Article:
Holiday boycotting an unsuitable campaign weapon
The calls for a holiday boycott are often loud when there are problems with wildlife and animal protection within another country. In the 1970s, CABS itself created the slogan "No holiday resort where bird slaughter takes place" and attempted to organise tourism boycotts around the Italian Adriatic Sea and Lake Garda as the preferred German holiday destinations at the time. Why it didn't work out and why we know today that this campaign instrument is counter intuitive, we can explain for you here.
Nobody joins in!
Even if some consumers are slowly beginning to recognise and use their power over the market - e.g. by buying organic food or switching to energy-saving electric models - money still counts as a costly business when it comes to holidays. Malta, Spain, Greece, Cyprus and Egypt have many cheap holiday offers and attract tourists en mass. A call for a boycott may initially cause unrest on the ground, but as the tourism industry quickly realises that visitor numbers are not declining, the call turns out to be much ado about nothing. In addition, people associate holidays with positive vibes and prefer to turn a blind eye to the problems associated with their preferred holiday destination. In the end, nobody joins in and the association, which has called for a boycott, makes itself look ridiculous and too radical.
A boycott hits the wrong people
Hotel operators and restaurant owners are rarely closely associated with poaching and hunting. As good entrepreneurs, they know what the foreign tourist want. Shooting in front of the hotel in the early morning is just as undesirable to them as it is to the tourists; as are mountains of dead birds at the weekly market or bird traps in the hiking areas. The tourism industry is a guarantor for many jobs in some areas, often provides modest prosperity and brings the local people into contact with foreigners, which promotes openness to the world and in the end often lets traditions recede into the background.
A boycott testifies to national arrogance
There is no country that is free of problems - be it the protection of nature or animals, human rights, poverty and much more that is deplorable. To pick on and condemn entire individual countries - for example Egypt for bird-trapping or Spain for bullfighting - oversimplifies very complex cultural issues and attests us all to arrogance. That leaves us, who want to achieve something positive in the respective countries, in a bad position and quickly discredits any good intent.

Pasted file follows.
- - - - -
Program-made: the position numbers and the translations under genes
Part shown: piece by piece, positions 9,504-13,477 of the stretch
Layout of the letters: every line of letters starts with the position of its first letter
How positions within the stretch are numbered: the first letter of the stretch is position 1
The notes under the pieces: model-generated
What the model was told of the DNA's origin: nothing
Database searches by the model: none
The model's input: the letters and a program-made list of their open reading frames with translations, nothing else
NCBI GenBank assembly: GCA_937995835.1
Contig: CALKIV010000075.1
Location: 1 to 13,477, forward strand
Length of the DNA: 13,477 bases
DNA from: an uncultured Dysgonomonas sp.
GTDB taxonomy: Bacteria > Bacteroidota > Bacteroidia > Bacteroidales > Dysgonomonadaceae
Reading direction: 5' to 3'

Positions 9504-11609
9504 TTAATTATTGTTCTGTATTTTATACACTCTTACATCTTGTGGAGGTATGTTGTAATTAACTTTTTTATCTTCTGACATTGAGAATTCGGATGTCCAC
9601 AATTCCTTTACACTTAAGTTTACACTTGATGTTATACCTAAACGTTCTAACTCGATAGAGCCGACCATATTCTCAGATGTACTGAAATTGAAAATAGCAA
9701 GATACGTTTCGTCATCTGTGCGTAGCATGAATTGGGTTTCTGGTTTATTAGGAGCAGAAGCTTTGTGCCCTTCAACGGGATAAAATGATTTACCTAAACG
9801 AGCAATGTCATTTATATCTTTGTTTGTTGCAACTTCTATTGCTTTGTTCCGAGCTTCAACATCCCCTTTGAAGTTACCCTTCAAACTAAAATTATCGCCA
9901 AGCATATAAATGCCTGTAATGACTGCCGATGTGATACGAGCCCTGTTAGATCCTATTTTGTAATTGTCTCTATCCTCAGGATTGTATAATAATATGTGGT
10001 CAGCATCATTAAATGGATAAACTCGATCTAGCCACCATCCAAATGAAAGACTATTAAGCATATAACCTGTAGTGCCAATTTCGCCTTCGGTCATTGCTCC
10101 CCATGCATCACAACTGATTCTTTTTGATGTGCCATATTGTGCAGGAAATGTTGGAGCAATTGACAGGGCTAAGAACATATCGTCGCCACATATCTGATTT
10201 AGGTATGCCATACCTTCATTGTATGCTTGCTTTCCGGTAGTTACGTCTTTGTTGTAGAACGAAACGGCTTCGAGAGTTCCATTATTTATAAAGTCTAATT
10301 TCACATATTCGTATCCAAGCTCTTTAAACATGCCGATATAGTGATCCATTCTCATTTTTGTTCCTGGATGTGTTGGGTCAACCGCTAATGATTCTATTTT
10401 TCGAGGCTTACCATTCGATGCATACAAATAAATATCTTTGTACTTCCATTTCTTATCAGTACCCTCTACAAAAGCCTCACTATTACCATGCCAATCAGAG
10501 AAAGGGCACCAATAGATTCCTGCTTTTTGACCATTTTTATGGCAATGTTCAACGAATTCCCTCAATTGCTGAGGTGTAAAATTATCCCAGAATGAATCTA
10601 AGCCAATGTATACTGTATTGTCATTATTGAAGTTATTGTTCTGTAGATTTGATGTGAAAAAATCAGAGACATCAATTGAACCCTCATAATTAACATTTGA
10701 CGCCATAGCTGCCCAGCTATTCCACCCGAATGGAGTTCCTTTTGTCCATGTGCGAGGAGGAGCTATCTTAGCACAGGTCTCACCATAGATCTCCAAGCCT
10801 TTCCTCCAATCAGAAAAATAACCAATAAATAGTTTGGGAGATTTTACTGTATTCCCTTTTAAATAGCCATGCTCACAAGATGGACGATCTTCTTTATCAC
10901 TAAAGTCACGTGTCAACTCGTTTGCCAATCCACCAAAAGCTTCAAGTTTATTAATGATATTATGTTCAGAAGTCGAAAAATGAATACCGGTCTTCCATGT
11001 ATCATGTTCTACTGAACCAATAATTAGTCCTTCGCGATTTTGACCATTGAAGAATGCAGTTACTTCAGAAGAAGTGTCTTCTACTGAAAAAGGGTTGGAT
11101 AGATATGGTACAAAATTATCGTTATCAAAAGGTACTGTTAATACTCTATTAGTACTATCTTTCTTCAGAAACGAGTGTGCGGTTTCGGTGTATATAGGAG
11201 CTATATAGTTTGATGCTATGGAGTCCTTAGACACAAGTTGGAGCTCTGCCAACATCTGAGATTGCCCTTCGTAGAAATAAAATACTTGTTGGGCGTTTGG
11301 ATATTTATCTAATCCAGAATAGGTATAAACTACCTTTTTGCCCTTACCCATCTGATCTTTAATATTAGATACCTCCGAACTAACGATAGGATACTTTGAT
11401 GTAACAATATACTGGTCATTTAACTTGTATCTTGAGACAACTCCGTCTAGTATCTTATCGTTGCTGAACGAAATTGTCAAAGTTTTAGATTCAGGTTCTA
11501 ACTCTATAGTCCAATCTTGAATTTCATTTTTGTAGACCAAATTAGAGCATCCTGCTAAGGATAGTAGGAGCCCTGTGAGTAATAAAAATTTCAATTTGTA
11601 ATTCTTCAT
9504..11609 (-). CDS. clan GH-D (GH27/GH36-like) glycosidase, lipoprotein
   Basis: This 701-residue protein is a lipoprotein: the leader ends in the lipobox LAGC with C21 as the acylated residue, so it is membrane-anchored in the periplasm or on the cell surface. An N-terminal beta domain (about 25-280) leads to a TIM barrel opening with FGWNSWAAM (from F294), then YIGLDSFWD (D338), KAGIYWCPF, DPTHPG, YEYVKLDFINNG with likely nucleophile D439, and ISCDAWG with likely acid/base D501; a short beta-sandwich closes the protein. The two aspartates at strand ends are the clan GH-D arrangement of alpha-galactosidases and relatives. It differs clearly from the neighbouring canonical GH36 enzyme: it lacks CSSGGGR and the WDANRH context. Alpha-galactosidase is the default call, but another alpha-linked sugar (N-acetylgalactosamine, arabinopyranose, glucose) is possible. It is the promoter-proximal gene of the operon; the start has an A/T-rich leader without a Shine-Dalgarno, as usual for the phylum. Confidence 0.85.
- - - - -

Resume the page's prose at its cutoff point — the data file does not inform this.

A boycott will turn people against us
Not every person evaluates the protection of nature or animals as we do. In almost all countries where hunting is rampant and there are major problems with poaching; there is still a majority that reject hunting culture. This may not be enough for people to get involved or take action against the abuses. But it is a good start. The call for a holiday boycott also affects these people, who in principle, are of our opinion. However, as they generally consider the issue to be less important, we risk alienating this part of the population against us and our cause. Even if a boycott somehow affected tourism, we would isolate local politicians, police officers and even environmental protection associations and slam all the doors shut. This is especially true for countries where we offend national pride with a tourism boycott - here you only leave scorched earth behind.
The biggest fans of a boycott are... the poachers!
Those who follow old traditions - especially those that have long been forbidden - are not open to strangers. Hunters and poachers therefore do not like one thing in particular: Foreign spectators. In our areas of operation, we observe that hunting and poaching are gradually being pushed back wherever tourism grows. Bird-trapping stops in the vicinity of large resorts as well as in areas where tourists engage in outdoor activities - be it hiking, cycling, climbing or horse riding. Tourists bring money and often a different view of the world with them, and local traditions often die out as a result. This may be a pity at times, but it is certainly a positive aspect of tourism when it comes to hunting and bird-trapping!
Conclusion: Go there!
Our conclusion: Don't be deterred by the problems of the holiday destination, but go there and contribute with small steps. Show the people, who are basically on our side that you can earn more money with an appreciation for nature than with an exploited landscape. If you hear shots, spot wild birds on a menu or find bird traps, complain to the hotel reception desk or the local tourist office - you'll achieve more than a holiday boycott!